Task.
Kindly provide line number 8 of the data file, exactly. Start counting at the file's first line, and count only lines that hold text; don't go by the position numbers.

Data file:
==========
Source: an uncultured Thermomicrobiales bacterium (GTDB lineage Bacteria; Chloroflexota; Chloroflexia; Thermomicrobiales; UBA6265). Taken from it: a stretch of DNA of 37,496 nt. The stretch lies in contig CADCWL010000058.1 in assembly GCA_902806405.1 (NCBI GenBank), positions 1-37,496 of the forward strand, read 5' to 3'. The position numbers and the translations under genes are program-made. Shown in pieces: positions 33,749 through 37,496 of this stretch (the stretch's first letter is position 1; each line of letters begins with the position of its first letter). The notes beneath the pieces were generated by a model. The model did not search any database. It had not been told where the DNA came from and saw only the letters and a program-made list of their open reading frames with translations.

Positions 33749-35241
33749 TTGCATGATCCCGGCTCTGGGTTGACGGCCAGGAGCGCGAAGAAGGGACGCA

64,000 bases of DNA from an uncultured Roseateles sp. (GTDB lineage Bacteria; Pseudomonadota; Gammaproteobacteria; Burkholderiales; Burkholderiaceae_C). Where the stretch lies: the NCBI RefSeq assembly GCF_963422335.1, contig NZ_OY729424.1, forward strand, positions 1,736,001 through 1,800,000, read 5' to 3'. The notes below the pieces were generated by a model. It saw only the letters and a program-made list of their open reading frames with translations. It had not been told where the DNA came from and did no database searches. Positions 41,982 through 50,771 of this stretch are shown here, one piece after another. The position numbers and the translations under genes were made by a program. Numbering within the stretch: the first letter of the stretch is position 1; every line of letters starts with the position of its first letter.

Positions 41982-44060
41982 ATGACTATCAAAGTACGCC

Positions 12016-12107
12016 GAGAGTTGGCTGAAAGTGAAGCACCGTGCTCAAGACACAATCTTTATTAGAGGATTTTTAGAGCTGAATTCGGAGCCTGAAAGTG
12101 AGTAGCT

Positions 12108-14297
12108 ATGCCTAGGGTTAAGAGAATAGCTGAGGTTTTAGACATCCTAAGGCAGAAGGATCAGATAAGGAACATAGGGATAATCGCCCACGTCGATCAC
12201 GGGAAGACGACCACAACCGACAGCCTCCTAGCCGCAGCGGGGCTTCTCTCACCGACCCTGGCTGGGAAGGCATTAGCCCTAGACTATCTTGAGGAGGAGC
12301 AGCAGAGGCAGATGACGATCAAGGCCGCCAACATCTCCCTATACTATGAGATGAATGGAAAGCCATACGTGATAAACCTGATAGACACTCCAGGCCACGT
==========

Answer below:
12016 GAGAGTTGGCTGAAAGTGAAGCACCGTGCTCAAGACACAATCTTTATTAGAGGATTTTTAGAGCTGAATTCGGAGCCTGAAAGTG